newbie Javascript checked is null or not an object

Discussion in 'Javascript' started by shall@uaex.edu, Nov 9, 2011.

  1. Guest

    I have a web page I click on a link which calls AJAX routine to list 3
    checkboxes.
    I'm trying to use Javascript for a SELECT ALL to select all of the
    checkboxes.

    The check boxes MUST be in a AJAX routine. My select all function
    would work if
    the checkboxes were on the same page.
    Here is sample code :
    ======== Below AJAX section ======
    <%
    response.write "<table border=""1"" width=""80%""
    align=""center"">"
    response.write "<tr><td colspan=""3"" class=""normalem""
    align=""center"">"
    response.write "<a href='javascript:selectall(""3"")'>Select all
    names</a>"
    response.write "</td></tr>"
    Response.write "<tr><td align=""center"">"
    Response.write "<input type=""checkbox"" id=""oneemp1"" "
    Response.write " name=""oneemp"" value=""123"">Chevy<br>"
    Response.write "<input type=""checkbox"" id=""oneemp2"" "
    Response.write " name=""oneemp"" value=""456"">Ford<br>"
    Response.write "<input type=""checkbox"" id=""oneemp3"" "
    Response.write " name=""oneemp"" value=""789"">Honda<br>"
    Response.write "</td></tr></table>"
    %>

    ====== Below page calling AJAX ==============
    <HTML Lang="en">
    <HEAD>
    <meta http-equiv="Content-Type" content="text/html; charset=utf-8"/>
    <TITLE>Test Ajax</TITLE>
    <script language="JavaScript">
    function killenter() {
    return false;
    }
    function selectall(myCode) {
    intCode=parseInt(myCode);
    intMaxLength=document.form1.length;
    for( elemnum=0; elemnum<intMaxLength; elemnum++){
    var gg=document.form1.elements[elemnum].name;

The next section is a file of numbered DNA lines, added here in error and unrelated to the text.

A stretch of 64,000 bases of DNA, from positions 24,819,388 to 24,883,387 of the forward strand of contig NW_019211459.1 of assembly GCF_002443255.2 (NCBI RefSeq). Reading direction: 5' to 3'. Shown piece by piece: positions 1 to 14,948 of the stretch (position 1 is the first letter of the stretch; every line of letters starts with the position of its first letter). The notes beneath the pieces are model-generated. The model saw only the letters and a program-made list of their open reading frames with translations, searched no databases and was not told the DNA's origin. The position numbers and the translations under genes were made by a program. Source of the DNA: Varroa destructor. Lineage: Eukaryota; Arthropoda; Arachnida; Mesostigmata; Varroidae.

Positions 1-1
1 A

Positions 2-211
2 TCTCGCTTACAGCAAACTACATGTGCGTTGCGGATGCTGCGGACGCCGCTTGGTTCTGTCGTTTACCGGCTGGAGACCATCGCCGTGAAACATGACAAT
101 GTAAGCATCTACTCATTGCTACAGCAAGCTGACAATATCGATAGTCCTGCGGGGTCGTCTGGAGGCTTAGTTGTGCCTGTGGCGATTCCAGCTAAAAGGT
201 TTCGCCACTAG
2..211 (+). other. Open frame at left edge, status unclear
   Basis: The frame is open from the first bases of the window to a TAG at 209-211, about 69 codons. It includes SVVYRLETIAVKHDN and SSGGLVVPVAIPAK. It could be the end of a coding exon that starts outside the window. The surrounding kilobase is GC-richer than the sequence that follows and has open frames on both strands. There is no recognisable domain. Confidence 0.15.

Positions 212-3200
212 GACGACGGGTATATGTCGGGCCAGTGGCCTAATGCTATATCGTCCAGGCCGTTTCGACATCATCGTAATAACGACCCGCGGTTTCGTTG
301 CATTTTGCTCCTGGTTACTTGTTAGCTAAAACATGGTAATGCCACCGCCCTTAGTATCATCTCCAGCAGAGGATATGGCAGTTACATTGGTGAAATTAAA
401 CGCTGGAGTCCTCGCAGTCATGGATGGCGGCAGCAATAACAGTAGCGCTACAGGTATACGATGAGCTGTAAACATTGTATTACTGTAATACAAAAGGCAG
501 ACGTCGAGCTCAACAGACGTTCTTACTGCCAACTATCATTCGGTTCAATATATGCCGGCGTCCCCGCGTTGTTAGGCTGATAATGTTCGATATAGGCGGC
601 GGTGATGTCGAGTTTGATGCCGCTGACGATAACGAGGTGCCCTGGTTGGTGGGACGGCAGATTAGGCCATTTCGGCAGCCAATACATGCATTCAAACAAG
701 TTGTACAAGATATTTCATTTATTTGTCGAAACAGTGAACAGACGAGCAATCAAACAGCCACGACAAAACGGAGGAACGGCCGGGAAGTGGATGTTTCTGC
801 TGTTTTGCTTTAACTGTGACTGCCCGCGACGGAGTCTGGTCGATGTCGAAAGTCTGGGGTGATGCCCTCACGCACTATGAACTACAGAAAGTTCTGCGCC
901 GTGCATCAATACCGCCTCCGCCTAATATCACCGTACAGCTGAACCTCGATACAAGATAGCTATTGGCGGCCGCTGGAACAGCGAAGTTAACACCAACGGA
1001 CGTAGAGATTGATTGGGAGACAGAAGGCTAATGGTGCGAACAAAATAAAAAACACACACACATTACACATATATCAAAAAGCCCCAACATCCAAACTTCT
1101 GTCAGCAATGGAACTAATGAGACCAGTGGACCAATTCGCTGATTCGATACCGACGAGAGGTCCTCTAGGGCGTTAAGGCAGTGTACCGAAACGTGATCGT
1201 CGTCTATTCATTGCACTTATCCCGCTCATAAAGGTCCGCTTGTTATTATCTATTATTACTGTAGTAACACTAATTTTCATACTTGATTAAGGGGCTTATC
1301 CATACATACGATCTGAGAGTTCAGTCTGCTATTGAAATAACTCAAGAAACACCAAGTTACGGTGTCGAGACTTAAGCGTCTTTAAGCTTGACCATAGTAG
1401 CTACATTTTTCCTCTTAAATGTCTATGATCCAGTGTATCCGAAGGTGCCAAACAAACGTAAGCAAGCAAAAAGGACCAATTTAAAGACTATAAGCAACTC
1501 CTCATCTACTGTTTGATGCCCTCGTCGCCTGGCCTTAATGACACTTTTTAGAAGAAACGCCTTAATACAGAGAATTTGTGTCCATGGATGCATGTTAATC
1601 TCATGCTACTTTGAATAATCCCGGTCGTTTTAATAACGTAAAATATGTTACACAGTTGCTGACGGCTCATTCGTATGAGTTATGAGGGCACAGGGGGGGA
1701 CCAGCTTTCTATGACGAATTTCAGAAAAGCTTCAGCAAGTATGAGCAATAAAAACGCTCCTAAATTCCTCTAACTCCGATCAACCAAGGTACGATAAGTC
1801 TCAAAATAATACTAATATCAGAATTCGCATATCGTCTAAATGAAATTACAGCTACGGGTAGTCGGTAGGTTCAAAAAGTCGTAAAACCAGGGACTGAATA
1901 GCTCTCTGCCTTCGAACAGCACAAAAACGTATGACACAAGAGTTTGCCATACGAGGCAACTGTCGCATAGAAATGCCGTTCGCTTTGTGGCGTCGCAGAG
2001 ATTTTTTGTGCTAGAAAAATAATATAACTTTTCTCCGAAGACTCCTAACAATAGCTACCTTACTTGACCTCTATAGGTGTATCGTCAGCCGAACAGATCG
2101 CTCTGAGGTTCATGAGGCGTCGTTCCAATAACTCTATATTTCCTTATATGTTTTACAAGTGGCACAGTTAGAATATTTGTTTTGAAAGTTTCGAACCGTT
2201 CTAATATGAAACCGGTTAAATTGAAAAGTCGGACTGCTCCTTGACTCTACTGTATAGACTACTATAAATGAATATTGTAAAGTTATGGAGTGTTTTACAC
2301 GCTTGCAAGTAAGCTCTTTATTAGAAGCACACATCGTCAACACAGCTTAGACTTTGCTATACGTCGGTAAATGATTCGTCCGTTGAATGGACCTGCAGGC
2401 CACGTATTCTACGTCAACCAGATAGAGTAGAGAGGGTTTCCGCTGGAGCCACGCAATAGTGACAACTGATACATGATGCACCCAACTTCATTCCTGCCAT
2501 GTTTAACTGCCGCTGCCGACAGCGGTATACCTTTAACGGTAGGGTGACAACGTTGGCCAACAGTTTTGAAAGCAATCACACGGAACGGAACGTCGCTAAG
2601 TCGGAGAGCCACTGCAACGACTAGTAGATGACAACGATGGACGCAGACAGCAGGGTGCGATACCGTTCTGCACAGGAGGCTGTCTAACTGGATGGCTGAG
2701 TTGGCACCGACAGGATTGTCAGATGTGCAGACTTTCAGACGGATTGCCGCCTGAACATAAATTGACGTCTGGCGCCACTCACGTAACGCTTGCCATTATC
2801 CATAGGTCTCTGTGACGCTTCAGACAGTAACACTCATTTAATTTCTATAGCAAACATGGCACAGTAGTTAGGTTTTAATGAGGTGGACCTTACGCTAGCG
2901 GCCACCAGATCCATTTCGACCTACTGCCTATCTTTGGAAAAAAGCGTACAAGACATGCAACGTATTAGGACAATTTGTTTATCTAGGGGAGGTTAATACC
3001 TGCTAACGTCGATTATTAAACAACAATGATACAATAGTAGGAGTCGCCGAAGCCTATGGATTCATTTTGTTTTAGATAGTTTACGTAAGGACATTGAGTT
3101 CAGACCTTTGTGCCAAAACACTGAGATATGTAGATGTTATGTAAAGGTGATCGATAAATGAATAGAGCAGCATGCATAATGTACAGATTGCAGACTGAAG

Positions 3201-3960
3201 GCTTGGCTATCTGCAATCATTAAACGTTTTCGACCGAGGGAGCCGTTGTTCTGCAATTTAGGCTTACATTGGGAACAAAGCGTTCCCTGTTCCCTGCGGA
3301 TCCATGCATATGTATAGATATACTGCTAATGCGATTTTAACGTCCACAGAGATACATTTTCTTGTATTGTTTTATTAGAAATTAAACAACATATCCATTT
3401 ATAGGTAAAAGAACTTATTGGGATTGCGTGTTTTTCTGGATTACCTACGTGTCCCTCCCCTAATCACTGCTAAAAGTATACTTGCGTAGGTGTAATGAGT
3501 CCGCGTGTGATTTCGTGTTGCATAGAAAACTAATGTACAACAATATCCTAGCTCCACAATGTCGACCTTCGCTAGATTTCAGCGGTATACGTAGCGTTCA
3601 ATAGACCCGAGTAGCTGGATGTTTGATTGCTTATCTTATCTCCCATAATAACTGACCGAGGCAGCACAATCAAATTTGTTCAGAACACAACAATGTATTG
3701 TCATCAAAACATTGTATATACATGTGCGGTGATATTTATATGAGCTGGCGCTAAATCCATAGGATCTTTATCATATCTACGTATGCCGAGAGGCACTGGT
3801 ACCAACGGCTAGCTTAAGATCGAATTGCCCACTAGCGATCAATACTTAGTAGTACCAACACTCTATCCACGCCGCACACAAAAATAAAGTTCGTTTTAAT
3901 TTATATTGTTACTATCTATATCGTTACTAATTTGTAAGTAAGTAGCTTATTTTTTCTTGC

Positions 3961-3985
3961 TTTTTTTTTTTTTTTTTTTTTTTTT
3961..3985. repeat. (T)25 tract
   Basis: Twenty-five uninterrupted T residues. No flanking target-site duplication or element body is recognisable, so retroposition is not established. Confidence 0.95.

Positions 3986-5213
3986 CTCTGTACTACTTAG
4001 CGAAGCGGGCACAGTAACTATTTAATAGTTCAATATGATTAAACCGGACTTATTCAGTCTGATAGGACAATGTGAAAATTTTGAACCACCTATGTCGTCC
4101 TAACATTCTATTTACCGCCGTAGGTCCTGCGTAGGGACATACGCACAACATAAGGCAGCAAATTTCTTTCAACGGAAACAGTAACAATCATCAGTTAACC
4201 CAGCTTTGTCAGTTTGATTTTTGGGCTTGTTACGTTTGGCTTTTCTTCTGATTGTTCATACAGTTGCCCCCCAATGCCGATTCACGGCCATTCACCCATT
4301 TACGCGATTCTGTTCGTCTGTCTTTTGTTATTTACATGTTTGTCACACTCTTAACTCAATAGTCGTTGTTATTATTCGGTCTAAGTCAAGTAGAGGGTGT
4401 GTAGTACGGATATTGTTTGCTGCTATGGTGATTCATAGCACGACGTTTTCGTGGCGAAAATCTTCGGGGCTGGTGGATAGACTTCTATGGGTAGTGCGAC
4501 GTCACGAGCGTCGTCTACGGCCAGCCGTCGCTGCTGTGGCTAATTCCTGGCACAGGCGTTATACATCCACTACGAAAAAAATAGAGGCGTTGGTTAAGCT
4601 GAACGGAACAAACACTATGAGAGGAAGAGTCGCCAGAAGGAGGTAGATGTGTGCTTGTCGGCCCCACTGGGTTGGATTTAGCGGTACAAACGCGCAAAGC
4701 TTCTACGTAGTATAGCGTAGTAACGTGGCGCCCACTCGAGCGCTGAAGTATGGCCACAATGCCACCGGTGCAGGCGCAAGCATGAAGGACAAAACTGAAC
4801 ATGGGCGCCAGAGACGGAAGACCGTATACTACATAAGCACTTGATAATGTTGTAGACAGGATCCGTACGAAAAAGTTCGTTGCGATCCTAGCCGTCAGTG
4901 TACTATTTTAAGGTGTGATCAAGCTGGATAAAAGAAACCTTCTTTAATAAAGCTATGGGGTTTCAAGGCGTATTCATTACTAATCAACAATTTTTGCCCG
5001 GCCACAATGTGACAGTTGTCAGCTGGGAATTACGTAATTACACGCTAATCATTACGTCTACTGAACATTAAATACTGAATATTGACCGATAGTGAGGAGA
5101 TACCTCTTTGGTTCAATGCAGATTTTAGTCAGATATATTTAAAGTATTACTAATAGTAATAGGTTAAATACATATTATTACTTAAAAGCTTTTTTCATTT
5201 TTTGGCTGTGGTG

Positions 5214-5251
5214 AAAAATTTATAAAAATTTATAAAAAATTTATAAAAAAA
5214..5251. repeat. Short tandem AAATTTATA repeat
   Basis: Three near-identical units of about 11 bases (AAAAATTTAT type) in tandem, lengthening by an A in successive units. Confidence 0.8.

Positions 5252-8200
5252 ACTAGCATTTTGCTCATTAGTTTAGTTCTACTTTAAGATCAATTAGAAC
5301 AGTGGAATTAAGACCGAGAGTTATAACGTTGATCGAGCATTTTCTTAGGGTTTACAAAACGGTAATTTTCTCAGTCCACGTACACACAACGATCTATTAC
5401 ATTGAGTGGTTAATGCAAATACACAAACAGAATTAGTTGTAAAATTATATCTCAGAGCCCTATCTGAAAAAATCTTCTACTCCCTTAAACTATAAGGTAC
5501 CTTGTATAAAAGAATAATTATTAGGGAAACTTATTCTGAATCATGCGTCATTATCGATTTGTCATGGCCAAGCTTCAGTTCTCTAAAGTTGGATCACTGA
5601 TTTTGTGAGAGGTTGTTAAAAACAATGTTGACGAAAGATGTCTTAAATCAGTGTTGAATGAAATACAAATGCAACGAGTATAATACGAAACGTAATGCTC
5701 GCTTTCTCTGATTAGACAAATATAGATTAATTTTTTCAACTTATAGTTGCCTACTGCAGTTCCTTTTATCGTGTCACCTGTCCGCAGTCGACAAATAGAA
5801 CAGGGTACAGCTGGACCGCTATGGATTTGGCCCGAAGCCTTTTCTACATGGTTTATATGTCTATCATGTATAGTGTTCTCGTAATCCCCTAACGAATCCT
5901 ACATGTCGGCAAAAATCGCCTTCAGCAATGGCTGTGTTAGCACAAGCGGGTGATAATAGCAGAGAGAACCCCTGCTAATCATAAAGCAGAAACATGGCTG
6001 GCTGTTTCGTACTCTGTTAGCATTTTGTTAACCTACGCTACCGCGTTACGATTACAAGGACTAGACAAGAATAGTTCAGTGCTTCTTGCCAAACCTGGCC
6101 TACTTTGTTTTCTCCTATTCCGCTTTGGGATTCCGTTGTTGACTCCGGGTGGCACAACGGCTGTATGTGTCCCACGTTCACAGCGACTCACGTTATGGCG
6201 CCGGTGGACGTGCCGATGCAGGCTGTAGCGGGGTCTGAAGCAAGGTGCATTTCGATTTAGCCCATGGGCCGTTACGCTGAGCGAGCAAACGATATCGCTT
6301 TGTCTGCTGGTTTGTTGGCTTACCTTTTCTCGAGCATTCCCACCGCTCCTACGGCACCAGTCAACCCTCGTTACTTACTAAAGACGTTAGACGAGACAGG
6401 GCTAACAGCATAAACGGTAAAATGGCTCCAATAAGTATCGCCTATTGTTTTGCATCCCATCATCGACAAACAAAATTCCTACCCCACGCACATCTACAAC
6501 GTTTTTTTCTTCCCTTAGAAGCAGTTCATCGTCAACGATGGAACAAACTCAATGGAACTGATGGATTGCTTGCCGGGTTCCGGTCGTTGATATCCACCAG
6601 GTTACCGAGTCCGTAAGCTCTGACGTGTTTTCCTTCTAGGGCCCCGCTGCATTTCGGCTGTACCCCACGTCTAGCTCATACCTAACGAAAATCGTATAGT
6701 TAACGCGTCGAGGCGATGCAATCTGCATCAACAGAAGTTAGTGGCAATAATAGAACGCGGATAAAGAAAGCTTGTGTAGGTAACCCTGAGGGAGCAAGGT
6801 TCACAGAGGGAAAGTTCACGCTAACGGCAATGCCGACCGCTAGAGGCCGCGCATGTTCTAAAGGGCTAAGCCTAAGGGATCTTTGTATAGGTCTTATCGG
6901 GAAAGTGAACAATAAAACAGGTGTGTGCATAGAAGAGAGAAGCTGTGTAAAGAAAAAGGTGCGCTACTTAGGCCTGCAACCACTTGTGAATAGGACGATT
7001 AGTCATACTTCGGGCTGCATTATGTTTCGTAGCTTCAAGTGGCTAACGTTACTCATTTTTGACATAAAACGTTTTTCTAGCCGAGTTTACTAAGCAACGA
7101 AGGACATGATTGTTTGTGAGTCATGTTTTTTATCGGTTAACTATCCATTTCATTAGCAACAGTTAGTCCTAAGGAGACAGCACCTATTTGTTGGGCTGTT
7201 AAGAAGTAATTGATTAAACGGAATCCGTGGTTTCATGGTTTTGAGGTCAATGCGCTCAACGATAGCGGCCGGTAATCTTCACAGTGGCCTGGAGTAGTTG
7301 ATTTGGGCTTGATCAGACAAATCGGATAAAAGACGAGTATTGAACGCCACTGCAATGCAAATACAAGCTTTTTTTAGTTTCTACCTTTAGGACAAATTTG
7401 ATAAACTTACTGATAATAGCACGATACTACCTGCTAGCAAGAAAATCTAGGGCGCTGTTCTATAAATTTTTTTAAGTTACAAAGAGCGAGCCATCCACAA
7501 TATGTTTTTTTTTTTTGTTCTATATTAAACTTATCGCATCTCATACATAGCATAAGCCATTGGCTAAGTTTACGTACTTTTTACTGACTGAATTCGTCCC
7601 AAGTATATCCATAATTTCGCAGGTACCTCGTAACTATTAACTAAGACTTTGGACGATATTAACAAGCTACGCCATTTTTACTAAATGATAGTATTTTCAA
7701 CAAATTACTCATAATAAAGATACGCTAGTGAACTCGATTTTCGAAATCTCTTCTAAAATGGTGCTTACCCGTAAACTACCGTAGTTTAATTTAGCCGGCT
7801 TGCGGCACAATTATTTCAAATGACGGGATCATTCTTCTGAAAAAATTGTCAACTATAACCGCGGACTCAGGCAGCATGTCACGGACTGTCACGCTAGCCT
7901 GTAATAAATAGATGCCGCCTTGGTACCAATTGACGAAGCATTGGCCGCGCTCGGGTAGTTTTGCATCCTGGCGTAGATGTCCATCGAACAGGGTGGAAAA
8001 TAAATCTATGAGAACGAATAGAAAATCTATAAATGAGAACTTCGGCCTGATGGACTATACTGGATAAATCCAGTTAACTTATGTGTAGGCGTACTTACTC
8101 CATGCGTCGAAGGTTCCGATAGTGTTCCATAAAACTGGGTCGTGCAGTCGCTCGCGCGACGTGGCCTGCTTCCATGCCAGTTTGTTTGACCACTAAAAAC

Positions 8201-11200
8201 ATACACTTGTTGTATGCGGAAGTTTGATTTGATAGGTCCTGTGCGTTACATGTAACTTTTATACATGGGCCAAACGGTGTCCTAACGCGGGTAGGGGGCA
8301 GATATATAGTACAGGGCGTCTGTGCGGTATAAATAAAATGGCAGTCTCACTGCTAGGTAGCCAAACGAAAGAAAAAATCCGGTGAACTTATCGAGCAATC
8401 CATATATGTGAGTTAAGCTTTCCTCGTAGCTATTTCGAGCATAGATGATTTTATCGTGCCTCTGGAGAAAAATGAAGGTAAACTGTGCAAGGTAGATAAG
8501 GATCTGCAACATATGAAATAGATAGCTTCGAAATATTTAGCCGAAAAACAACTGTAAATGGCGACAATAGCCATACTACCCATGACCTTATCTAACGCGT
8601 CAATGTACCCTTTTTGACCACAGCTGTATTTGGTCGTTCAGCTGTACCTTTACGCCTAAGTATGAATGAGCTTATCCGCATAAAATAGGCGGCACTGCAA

var strTmp = gg.substring(0,6);
    if( strTmp=="oneemp"){
    var ff=document.form1.elements[gg][elemnum];
    if ( !ff.checked) {
    ff.checked=!ff.checked;
    }
    else{
    ff.checked=false;
    }
    }
    }
    }

    function dView(AA){
    if (window.XMLHttpRequest)
    {// code for IE7+, Firefox, Chrome, Opera, Safari
    xmlhttp=new XMLHttpRequest();
    }
    else
    {// code for IE6, IE5
    xmlhttp=new ActiveXObject("Microsoft.XMLHttp");
    }
    xmlhttp.onreadystatechange=function()
    {
    if (xmlhttp.readyState==4 && xmlhttp.status==200)
    {

    document.getElementById("listCars").innerHTML=xmlhttp.responseText;
    }
    }
    xmlhttp.open("GET","TestAjaxCars.asp",true);
    xmlhttp.send();
    }
    </script>
    </HEAD>
    <body bgcolor="#FFFFFF" text="#000000" link="#800000" vlink="#800000"
    alink="#800000">

    <div align="center">
    </select>&nbsp;&nbsp;<a href='javascript:dView("123")'>Show Cars</a>
    </div>
    <form name="form1" action="dosomething.asp"
    method="post" onSubmit="return killenter()">
    <input type="hidden" name="Fyear" value="2012">

    <div id="listCars"></div>
    </form>

    </BODY>
    </HTML>

    The error message I currently get is :
    checked is null or not an object

    Suggestions?
    TIA
    Steve
     
    , Nov 9, 2011
    #1
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  2. Elegie Guest

    On 09/11/2011 17:10, wrote :

    Hi,

    <snip>

    > function selectall(myCode) {
    > intCode=parseInt(myCode);
    > intMaxLength=document.form1.length;
    > for( elemnum=0; elemnum<intMaxLength; elemnum++){
    > var gg=document.form1.elements[elemnum].name;
    > var strTmp = gg.substring(0,6);
    > if( strTmp=="oneemp"){
    > var ff=document.form1.elements[gg][elemnum];


    "elemNum" is an iterator over all elements of the FORM, not an iterator
    over the elements of the checkbox group. Try and replace the line above by: